Dr. Val Farmer
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Rural Mental Health & Family Relationships

Are You On A Pathway To Happiness?

February 1, 2005

The core ingredients of happiness. Psychologist Martin Seligman believes that people need to work with three components of happiness: 1) getting more pleasure out of life, 2) becoming more engaged in what you do, and 3) finding ways to make your life more meaningful.

Seligman cites the research of Hungarian-born psychologist Mihaly Csikszentmihalyi on how we create a positive state of well-being or "being in the flow" by feeling completely engaged in pursuits that are creative, playful, or meaningful.

Seligman believes that for greatest happiness people need to find strengths and virtues and apply them in everyday life. He helps people determine their core values and strengths by offering a free test at his website, www.authentichappiness.com. He feels that interpersonal qualities such as kindness, gratitude and capacity for love contribute more to happiness than cerebral virtues such as love of learning and curiosity.

Experiencing self. Princeton psychologist Daniel Kahneman finds that actual experience and memories operate on different tracks and affect happiness in different ways. To construct a narrative of our lives and make sense of our experience, we focus on the most intense moments or the way an experience ends.

Kahneman feels that well-being is a product of "focal time" or how we direct our attention. Our experiencing self prefers the pleasure of absorbing events or captivating interactions while our evaluating self prefers the things that make life easier or that we are familiar with.

His basic suggestion for happiness is that we spend our time, money and attention on the day-to-day enjoyment of life and by making choices to be in activities that engage rather than numb our minds.

Remembering self. Seligman feels the "remembering" self as a surer pathway to happiness. To him, memories are more than the sum total of experiences. Happy, satisfied lives depend more on how we evaluate experience in terms of depth of involvement and meaning than just the pleasurable quality of the moment.

Which is better? Eager anticipation and contentment with life or finding joy in the moment. Both may be right. They both include active engagement; to live in the moment and to live with purpose.

Take this test. Read the following five statements from the Satisfaction of Life scale developed by University of Illinois psychologist Edward Diener. Then use a 1-to-7 scale to rate your level of agreement with 1 being not at all true and 7 being absolutely true.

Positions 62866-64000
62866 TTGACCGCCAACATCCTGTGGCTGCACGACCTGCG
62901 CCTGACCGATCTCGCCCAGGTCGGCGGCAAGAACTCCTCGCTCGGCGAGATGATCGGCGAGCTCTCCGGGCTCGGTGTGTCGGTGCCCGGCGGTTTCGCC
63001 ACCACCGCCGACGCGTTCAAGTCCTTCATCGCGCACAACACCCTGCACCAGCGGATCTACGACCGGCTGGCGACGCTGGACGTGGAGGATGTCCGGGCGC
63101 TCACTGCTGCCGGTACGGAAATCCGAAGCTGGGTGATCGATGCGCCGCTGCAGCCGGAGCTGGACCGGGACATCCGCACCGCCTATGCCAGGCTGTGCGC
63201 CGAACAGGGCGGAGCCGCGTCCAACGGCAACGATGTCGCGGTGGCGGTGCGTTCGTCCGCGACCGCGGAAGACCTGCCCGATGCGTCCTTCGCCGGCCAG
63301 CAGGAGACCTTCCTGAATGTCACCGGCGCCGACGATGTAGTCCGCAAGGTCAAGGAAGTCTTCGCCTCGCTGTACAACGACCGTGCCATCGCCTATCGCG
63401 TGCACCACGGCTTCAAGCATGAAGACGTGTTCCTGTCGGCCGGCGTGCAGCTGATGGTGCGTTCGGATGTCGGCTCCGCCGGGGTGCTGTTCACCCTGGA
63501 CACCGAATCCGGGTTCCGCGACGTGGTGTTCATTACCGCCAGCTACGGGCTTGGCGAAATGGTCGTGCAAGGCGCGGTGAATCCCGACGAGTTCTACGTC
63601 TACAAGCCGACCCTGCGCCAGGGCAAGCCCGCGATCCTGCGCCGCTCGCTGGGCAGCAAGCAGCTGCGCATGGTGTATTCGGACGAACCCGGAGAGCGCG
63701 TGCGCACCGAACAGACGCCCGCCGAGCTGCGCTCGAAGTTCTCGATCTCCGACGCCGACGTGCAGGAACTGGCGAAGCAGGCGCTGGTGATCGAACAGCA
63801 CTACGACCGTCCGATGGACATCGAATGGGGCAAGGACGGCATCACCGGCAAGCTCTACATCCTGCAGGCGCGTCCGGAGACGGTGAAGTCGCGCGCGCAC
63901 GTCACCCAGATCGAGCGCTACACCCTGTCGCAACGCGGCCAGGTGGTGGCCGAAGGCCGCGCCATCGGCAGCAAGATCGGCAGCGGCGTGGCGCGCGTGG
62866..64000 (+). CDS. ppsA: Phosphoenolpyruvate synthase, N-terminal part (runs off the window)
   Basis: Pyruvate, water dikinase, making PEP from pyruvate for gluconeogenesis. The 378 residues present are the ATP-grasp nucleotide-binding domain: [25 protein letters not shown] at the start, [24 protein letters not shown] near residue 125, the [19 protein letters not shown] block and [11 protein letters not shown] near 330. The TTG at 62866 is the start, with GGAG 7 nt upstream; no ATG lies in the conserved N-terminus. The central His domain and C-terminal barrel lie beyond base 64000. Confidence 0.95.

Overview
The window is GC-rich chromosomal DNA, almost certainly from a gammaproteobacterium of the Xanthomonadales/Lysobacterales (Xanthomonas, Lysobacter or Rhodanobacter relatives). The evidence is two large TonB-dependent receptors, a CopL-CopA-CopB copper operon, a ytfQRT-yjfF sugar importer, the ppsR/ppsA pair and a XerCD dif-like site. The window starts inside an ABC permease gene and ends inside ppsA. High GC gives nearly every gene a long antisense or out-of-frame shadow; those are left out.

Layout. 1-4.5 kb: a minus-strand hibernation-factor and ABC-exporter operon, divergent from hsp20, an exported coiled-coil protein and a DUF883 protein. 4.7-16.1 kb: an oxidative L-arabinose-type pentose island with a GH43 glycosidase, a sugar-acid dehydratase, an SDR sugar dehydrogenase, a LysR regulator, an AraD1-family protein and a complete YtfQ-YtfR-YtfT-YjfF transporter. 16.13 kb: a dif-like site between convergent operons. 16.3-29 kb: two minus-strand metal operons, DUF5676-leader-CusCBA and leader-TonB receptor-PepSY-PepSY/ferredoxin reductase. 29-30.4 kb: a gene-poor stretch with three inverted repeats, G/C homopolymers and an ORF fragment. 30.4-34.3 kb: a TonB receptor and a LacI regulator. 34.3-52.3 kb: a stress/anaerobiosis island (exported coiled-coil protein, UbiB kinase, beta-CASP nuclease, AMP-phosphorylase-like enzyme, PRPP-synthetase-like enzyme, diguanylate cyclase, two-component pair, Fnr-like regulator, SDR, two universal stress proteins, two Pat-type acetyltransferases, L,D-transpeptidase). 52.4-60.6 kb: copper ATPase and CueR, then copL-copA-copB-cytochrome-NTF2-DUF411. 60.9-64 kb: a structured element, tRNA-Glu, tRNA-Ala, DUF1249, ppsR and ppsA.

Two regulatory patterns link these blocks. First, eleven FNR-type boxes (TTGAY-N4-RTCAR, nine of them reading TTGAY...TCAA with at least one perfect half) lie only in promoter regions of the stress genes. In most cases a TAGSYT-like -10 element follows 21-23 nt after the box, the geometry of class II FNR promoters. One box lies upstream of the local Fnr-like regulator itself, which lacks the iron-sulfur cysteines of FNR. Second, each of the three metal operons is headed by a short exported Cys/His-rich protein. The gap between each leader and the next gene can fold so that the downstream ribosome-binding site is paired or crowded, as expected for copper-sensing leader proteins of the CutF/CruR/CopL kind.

1. In most ways my life is close to ideal.

2. The conditions of my life are excellent.

3. I am satisfied with my life.

4. So far I have gotten the most important things I want in life.

5. If I could live my life over, I would change almost nothing.

Scoring: 31-35: Extremely satisfied with life; 26 to 30: very satisfied; 21 to 25 satisfied; 20 is the neutral point; 15 to 19: slightly dissatisfied; 10 to 14: dissatisfied; 5 to 9: very dissatisfied.

Research findings. Diener’s research findings show that once you get enough money (up to about $50,000 in the US) to enjoy the ordinary pleasures of middle class life, more money does little to raise life satisfaction. If making money interferes with vacations, leisure time, exercise, volunteering, and an active social life then it can detract from happiness.

Education and high IQ don’t contribute much to happiness.

Older people are happier than younger people. Our aging brain urges us to pay more attention to good things and to focus on the moment.

Married people are generally happier than singles and happily married couples are the happiest.

Balmy weather is irrelevant to happiness though most Californians and envious Midwesterners believe otherwise.

Religious faith contributes to happiness by giving meaning to life and by providing a network of social support network.

Diener’s biggest finding was that commitment to friends and family and spending time with them are important to happiness. Social skills, close interpersonal ties and social support are vital to happiness.

Can we make ourselves happier? University of Minnesota researcher, David Lykken has determined we have a happiness "set" point, fixed by temperament and early life experiences. Thrilling accomplishment, joyful experiences or unmitigated tragedy may alter our feelings of well-being for a while but we generally settle back to our set point.

We overestimate the impact of good events and underestimate how resilient we are when we deal with life’s traumas. Lykken feels that only 10 to 15 percent of our subjective well-being may be under our control.

Two events knock people persistently below their set point; widowhood and job loss. It takes a widow five to eight years to regain her previous sense of well-being. Effects of job loss have an impact long after an individual has returned to the work force.

University of California at Riverside psychologist Sonia Lyubomirsky suggests the following strategies to consciously raise our happiness set point.

1. Count your blessings. 2. Practice acts of kindness. 3. Savor life’s joys. 4. Express gratitude and appreciation frequently to key individuals in your life. 5. Learn to forgive and let go. 6. Invest time and energy in friends and family. Feeling connected to other people is essential. 7. Take care of your body. 8. Develop strategies for finding meaning and coping with stress and hard times.